The crab man’s severed claw splashed back down into the water. The bull gave another triumphant roar. I glanced at Soldan, he looked away. We had let the crab live. There was little else we could do – our greater purpose took precedence. I wondered if crabs were able grow their claws back. I’m sure their genetic ancestors could have…
The arena panels curved right up into the seating area. Soldan gestured towards a panel which had a sizeable dent running along the top. “You think you can hang on there? The waters will be drained soon.”
I wasn’t certain, but I nodded a yes. “What props you suppose are next?”
The fish man shrugged. “Well if they stay with the astrology theme, probably Earth, Wind and Fire. Whatever it’s going to be, it wont be straight forward. I have to organise a couple of the others. We need to strike as soon as we can.”
He hoisted me up onto the panel. I lowered my stomach into the panel’s rough crevice, and pushed against the sides with my tail and claws to gain some traction. It didn’t feel too slippery – might just hold until the waters died away. “I thought we were going to wait until we neutralised the straight players?”
“We were. But it looks like the emperor isn’t too concerned about giving the punters their money’s worth. He wants deaths, and soon. That damned flood could have taken half of us in one swoop.”
I nodded. One second too late and I would have been a goner myself. “Thank you. For saving me.”
“Any time. Give me a holler if you’re in trouble. I’ve got to talk to Orrin, see if he agrees with me about striking sooner.” Without waiting for my response he curved back into the water and moved at speed.
To my left I heard gurgling. It was the ram. He had grown tired, and could no longer thread water. He was drowning. I considered reaching my tail over to him, maybe he could grasp onto it. But then, he might think it was an attack. His head went below the water – then up again. More gurgling. I watched his legs flay frantically, distorted dark shadows pushing against the water’s crush. The shadows grew still. The ram sank down, his last attempted breath overwhelmed by the weight of the water.
I looked away. A terrible death. A sound came from the arena, it bounced across the water. It was a cheer. They are cheering the death of the ram.
They made it sound heroic. But his death was not heroic. It was horrific, and pointless. This was the world now. The new world order. Salivating at the suffering of others.
I did not know the ram personally. I had never travelled to that quadrant, never made contact with the ‘altered’ there. I should have. We should have. I bowed my head and tried to shut out the cheering crowd. There was no ‘we’. It was my fault. All my fault. I was the one who insisted we did not tell the five other players of our plans against the throne. The price of secrecy had collected its first payment.
The water began to ebb, and so did my spirit. From my raised vantage point I could see what was coming. The crab had resurfaced; his one intact claw loomed large above the dropping waters. He eyed the bull. The bull watched the Aldron, the two heads of the Aldron swizzled from the lion man to the crab, then the bull, then back again. The straight player’s instincts were sharp. They sensed where the danger lay. None of the four looked beyond the other three to the rest of the combatants, not yet at least. Our hope that they could be neutralised before our attack on the emperor was naive.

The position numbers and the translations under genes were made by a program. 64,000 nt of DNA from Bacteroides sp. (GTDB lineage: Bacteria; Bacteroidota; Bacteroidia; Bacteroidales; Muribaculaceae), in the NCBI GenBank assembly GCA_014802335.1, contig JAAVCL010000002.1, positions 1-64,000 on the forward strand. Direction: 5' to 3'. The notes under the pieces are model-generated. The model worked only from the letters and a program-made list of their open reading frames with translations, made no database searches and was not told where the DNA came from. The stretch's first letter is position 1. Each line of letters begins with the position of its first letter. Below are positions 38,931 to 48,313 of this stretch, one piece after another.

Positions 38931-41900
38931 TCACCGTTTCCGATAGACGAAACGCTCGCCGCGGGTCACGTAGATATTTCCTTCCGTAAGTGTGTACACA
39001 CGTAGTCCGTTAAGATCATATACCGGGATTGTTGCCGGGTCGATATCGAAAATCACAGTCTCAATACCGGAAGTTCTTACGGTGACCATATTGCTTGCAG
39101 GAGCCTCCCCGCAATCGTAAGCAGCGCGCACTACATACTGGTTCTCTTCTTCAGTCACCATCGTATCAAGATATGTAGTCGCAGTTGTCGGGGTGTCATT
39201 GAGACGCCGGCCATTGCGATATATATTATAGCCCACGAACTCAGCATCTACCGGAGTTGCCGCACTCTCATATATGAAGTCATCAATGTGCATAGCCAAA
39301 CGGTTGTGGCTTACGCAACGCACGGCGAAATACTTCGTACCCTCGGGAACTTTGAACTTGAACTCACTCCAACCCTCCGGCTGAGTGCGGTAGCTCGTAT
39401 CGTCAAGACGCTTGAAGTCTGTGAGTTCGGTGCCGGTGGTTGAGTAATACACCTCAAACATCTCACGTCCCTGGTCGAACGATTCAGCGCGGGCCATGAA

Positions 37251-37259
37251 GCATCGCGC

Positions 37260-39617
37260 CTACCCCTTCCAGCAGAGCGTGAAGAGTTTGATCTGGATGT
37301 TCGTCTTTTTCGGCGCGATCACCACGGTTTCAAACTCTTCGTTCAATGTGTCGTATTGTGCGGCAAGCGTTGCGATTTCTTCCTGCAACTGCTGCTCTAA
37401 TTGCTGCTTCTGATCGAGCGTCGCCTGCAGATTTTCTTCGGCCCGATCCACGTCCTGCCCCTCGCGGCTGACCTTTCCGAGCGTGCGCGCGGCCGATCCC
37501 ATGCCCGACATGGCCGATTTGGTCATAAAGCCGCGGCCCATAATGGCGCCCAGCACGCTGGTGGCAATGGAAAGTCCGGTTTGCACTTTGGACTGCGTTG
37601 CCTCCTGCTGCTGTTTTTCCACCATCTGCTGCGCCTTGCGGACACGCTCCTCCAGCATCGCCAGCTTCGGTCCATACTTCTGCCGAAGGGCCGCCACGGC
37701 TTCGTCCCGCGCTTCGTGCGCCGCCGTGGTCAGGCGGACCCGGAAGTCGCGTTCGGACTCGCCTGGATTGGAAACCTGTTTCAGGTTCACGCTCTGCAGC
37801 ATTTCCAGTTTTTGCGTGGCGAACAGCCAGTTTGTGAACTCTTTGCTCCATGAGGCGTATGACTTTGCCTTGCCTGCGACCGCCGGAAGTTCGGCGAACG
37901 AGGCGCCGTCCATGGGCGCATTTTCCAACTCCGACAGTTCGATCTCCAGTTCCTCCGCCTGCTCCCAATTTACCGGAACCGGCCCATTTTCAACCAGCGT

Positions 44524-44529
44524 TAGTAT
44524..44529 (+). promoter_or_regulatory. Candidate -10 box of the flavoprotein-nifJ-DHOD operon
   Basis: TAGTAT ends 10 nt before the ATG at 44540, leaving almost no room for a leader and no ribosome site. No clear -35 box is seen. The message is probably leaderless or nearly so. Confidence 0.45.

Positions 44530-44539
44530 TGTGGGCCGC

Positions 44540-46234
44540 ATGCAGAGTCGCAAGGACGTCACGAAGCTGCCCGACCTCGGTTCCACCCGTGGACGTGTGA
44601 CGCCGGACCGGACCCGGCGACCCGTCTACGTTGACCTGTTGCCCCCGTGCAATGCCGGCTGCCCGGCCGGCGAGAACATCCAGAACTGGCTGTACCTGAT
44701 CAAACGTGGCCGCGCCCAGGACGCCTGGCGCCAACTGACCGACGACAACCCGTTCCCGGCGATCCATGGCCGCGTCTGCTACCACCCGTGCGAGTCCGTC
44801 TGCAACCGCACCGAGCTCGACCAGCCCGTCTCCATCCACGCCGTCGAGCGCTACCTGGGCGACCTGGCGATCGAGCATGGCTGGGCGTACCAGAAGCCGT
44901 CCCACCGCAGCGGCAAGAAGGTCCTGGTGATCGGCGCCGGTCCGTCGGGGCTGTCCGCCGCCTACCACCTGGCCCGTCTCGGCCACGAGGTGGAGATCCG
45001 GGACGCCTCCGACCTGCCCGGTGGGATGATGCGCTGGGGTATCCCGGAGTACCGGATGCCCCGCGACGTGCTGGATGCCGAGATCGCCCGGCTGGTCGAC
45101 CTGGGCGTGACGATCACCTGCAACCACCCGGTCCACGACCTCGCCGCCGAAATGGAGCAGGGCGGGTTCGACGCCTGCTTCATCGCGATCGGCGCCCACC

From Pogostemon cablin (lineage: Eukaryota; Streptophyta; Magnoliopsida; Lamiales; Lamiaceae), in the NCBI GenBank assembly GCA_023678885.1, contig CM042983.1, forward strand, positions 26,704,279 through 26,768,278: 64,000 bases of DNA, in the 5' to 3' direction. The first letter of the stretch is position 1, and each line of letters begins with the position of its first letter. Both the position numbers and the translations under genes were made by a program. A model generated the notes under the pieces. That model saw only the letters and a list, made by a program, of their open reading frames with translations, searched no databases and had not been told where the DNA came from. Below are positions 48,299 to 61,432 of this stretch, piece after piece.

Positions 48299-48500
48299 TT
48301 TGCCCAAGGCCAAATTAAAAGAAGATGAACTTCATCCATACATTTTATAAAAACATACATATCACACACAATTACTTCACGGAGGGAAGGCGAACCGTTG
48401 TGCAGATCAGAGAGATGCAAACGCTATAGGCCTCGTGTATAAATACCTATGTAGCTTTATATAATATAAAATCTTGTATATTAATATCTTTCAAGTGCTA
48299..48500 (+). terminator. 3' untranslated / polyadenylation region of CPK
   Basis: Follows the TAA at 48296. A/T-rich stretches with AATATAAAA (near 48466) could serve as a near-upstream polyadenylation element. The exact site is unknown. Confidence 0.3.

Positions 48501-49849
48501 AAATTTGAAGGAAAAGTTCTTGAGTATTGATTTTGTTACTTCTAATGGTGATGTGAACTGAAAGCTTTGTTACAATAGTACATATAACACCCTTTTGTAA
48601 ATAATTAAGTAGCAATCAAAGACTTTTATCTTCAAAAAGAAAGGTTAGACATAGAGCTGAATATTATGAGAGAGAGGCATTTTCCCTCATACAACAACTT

A flare signalled a halt to any further combat. A low barge powered by four oarsmen and holding six soldiers entered from a side panel and sailed towards the fallen ram. The soldiers were stripped to the waist, with ropes tied around their hips. The barge was halted and the soldiers dived over the side to retrieve their quarry. Some moments later the ram’s lifeless body was hauled on board. The oarsmen began to row back to base as the soldiers swam alongside.
The vessel drew to the edge of the arena alongside the panels just ahead of me. The ram’s head draped over the side, his dead eyes wide and dull. Something in me snapped. This had to end – now. I darted forward, pressing my feet as hard to the panel surface as I could. The barge was less than ten meters away. I felt my body slipping. If I entered the water, I might not make it back out. I urged myself on another six meters then curved my tail beneath my stomach and punched it downwards. I sailed into the air and landed squarely onto the barge among the startled oarsmen.
“Keep rowing, and fast!” I barked at the oarsmen. They didn’t need to be told twice. The crowd cheered, thinking I was trying some complex play. But the soldiers knew better and three of them tried to board the barge. I swatted them away with my tail. The rest stayed put. The barge neared its exit portal and I saw the emperor rise from his seat. His face was white with fear. He shouted a command.
The crowd in the rows above me ran from their seats. I sprang from the barge onto the first few empty rows. More of the crowd dispersed in a raucous panic. Soldiers filled the gap; their spears were lowered to meet me, tip first. I jumped over the pointed spear tips and used the shafts as a ladder. A number of the Galacian elite moved to shield the emperor. I curved my tail backwards and arched my body upwards, poised to haul myself into their midst. An arrow caught me just below my neck. Then another, a few inches lower. My body jerked. I instinctively curled up. A cheer went up from the crowd. I used the last of my fading strength to turn and see who had fired. In the distance I saw the Centaur, bow in hand, his face locked in sad, but calm determination.
His dark sad eyes were the last thing I saw.